As everyone’s looking for activities while we’re self-isolating, why not give this a go, and let us know how you get on… and if you’re unsure about the yeast process, I’ve included step by step images below.

Chag Sameach!

Of course this weekend is the Jewish Passover, so if you’ve never tried it have a go at making Matzah brei (there are various spellings) – a simple, traditional breakfast dish of Ashkenazi Jewish origin made from matso and eggs. This is one of those recipes that each family has their variation of (some cook it scrambled for example, some in one piece like a thick pancake which is then sliced) , so a quick online search will find you several to try. A sweet version is sprinkled with sugar.   

[This is a revised version of a post first released by Jacqui Newling on March 24th, 2016.]

Hot cross buns, Mrs Beeton’s way


  • 450g (2.5 cups) plain flour, sifted
  • 100g (scant 1/2 cup) soft brown sugar
  • 1/2 cup currants
  • 3 tablespoons mixed peel
  • 1 teaspoon mixed spice or ground allspice
  • pinch salt
  • 7g (1 sachet) dried yeast
  • 250ml (1 cup) milk, warmed
  • 110g butter, melted
  • 2 tablespoons sugar, for glaze


Hot cross buns are traditionally served on a Good Friday. This recipe is based on Mrs Beeton's original recipe, published in 1861, which used allspice, and a later turn-of-the-century version which uses the now accepted English-style mixed spice blend.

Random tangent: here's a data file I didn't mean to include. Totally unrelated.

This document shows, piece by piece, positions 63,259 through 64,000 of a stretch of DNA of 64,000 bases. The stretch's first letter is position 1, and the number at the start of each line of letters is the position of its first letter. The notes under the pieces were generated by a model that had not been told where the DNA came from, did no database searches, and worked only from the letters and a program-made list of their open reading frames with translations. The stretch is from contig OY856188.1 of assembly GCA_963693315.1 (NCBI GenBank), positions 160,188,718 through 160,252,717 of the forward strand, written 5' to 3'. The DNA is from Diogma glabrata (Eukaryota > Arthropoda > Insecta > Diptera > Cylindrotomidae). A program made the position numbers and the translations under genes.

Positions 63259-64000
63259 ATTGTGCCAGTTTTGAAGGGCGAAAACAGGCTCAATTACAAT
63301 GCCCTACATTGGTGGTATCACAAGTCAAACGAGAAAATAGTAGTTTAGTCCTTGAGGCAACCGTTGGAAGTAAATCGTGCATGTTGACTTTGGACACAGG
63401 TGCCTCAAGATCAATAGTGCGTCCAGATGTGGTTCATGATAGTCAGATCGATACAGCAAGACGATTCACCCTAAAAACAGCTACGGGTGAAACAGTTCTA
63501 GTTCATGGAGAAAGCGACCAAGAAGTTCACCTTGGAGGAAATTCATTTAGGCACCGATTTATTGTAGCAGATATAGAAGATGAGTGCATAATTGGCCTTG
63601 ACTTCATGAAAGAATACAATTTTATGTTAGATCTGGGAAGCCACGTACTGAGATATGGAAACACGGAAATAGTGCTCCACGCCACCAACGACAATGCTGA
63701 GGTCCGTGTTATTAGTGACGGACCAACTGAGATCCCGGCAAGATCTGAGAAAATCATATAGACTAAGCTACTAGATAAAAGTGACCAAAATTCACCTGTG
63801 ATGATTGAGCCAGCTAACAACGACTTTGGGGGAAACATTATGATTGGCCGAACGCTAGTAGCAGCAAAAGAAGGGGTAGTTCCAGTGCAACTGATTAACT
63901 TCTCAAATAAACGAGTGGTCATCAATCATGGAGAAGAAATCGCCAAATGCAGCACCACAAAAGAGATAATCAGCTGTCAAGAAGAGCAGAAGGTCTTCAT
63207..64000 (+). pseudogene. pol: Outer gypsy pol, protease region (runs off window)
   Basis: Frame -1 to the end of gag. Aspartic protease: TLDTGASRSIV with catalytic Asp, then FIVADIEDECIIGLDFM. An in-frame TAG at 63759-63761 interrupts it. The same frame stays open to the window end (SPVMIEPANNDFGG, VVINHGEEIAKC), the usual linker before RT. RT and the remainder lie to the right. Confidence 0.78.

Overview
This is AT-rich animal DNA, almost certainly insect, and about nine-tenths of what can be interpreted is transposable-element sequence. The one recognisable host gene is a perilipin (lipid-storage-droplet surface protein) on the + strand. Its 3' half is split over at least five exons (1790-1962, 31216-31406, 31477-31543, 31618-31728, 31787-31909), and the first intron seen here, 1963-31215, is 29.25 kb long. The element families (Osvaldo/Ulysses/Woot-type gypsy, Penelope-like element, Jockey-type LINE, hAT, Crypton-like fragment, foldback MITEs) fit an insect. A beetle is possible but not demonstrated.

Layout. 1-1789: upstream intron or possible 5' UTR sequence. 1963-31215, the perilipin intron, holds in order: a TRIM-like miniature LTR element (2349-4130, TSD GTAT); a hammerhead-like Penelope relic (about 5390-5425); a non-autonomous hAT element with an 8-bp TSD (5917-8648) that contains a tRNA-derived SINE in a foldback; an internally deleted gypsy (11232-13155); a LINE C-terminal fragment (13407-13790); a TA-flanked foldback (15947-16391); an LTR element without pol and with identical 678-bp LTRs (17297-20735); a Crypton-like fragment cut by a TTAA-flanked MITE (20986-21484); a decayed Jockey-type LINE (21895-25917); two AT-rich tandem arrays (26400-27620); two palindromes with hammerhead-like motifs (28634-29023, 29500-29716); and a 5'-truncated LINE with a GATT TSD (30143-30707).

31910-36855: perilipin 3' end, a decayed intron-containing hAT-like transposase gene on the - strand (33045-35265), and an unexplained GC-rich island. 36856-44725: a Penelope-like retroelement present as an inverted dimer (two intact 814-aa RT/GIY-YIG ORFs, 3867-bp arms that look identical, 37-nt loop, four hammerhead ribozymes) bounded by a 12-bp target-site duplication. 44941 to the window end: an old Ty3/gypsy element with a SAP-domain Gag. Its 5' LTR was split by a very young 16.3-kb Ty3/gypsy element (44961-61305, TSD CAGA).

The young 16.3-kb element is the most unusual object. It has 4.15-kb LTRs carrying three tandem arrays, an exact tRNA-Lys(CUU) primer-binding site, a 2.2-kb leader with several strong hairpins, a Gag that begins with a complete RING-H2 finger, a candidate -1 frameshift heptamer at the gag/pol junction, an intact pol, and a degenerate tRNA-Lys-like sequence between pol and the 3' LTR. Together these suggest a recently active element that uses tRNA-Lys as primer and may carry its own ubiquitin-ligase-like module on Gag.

Mix together the flour, sugar, fruit, spice and salt in a large bowl, and make a well in the centre. Mix the yeast into the warm milk and pour into the well. Gently stir the milk with a wooden spoon so that enough of the surrounding flour mixture is gradually introduced into the liquid to thicken it to a batter consistency. That is, don't mix all the flour into the milk – leave the excess flour mixture around the edges.
Place the bowl over a pot of hot (not boiling) water and set aside for 30–40 minutes to allow the yeast mixture to ferment; it will expand in size and look puffy and bubbly at the edges.
Preheat oven to 180°C and line a baking tray with baking paper.

Return the bowl to the workbench and pour the melted butter into the fermented mass. Mix the butter into the wet mass with a wooden spoon, gradually incorporating the remaining flour into the mixture until a soft dough is formed. (If it seems too wet you may need to add an extra dusting of flour; if too dry, a little more milk.)
With floured hands, knead the dough until smooth and elastic. Continuing with floured hands, break or cut portions from the dough and gently form into 12 buns (or more smaller ones).
Place the buns onto the baking tray a little distance apart and allow to them rest near the warmth of the oven for half an hour so that they will swell in size again.

Using a serrated knife, cut a cross into each bun and bake for 30 minutes or until nicely browned and a skewer inserted into the centre comes out clean.
To make the glaze, dissolve the sugar in 2 tablespoons of boiling water, and brush on top of the buns while they are still warm.